For safe and constant supply water, the government must promote community-based water conservation, push citizens to harvest rainwater, and stop destroying wetlands and catchment areas.
On World Water Day, there is little to celebrate. A recent United Nations report suggests that there is a global water crisis due to population growth, the nature of economic growth, the climate crisis, land-use change, inefficient water use, and weak planning and enforcement. The report also pointed to the need for measures to help more than three billion people who either lack access to safe drinking water or face periodic water shortages.
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India, unfortunately, is not an outlier. Even 74 years after Independence, over 60% of Indians do not have piped drinking water. The country is the largest extractor of groundwater; it extracts about 24 billion cubic meters of groundwater to cater to 85% of its drinking water needs. On the other hand, the quality of water sources is hardly fit for drinking. According to NITI Aayog, nearly 70% of all fresh water sources are contaminated and 600 million citizens are under water stress.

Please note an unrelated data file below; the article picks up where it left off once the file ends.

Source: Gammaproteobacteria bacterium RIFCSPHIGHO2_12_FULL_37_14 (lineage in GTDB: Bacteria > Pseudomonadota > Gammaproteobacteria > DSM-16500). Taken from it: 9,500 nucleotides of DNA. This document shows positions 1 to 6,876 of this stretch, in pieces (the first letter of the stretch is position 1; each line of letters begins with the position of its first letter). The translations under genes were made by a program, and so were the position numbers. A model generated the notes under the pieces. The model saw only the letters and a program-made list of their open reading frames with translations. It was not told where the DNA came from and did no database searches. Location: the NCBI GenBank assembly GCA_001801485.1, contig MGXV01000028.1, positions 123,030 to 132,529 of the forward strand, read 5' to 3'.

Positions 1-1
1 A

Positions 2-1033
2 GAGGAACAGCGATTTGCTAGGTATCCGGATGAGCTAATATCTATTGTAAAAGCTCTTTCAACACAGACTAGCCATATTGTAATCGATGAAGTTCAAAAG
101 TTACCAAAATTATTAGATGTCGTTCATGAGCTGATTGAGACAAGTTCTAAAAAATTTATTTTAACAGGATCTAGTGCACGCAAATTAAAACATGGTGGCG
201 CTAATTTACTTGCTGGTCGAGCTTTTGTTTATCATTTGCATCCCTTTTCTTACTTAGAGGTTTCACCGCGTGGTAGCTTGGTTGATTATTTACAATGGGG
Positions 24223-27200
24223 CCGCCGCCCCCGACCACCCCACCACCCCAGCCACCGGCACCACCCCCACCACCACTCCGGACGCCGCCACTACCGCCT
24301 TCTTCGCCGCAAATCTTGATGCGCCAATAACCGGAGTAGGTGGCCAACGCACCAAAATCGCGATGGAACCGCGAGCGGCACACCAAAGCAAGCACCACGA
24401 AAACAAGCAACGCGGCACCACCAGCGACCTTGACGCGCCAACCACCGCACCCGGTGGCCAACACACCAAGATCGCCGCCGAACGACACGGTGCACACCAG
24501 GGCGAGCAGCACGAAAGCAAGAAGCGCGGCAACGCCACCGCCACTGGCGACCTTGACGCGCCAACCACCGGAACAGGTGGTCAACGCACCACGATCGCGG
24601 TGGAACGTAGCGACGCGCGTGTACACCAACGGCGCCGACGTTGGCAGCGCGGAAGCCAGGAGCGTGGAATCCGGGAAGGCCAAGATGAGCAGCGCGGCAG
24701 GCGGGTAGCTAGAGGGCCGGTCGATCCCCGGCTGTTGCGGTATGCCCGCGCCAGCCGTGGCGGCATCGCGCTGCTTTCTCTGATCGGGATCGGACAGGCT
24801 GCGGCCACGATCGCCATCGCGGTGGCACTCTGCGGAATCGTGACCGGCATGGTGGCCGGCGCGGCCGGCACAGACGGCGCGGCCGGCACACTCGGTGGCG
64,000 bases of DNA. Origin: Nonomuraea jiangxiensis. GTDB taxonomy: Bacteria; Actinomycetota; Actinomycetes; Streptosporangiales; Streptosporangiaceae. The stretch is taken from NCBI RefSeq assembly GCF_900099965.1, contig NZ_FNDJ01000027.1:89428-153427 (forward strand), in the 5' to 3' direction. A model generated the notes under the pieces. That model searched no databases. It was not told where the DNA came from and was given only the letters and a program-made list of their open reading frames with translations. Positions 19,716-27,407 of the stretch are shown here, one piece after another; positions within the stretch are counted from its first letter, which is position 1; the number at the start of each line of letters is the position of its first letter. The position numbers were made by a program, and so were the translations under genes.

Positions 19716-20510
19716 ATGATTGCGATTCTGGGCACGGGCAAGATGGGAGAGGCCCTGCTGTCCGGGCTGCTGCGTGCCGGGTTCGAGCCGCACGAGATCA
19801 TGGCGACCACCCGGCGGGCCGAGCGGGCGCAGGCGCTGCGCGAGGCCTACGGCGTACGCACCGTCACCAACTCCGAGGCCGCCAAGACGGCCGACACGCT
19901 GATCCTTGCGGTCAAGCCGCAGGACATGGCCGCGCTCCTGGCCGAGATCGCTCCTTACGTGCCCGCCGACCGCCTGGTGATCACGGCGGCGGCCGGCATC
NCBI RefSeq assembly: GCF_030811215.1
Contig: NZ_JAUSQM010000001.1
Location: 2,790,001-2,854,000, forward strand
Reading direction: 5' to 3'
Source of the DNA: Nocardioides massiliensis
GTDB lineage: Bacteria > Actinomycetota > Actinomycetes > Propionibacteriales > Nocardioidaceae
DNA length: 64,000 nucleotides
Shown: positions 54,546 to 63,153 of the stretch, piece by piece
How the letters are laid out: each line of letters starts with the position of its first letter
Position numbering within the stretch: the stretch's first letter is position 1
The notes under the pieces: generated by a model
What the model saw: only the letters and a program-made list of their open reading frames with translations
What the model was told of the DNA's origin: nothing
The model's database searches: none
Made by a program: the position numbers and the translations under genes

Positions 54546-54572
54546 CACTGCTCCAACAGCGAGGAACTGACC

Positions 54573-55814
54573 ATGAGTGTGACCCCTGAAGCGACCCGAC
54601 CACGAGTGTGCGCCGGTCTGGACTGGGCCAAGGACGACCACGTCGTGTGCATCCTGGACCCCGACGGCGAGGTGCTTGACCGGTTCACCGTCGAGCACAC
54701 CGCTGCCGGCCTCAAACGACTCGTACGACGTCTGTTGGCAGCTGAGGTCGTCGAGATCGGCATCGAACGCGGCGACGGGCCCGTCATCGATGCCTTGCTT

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The crisis shows how India has disregarded its strong tradition of water harvesting and hasn’t been able to cope with changing demands. In 2019, Prime Minister Narendra Modi launched the Jal Jeevan Mission — a truly ambitious and laudable scheme, which has already shown much progress — to provide drinking water to all rural households by 2024. The same year, the Jal Shakti Abhiyan was launched to campaign for water conservation and security. Both are interlinked — without recharging of groundwater, there will be no piped water. For safe and constant supply water, the government must promote community-based water conservation, push citizens to harvest rainwater, and stop destroying wetlands and catchment areas.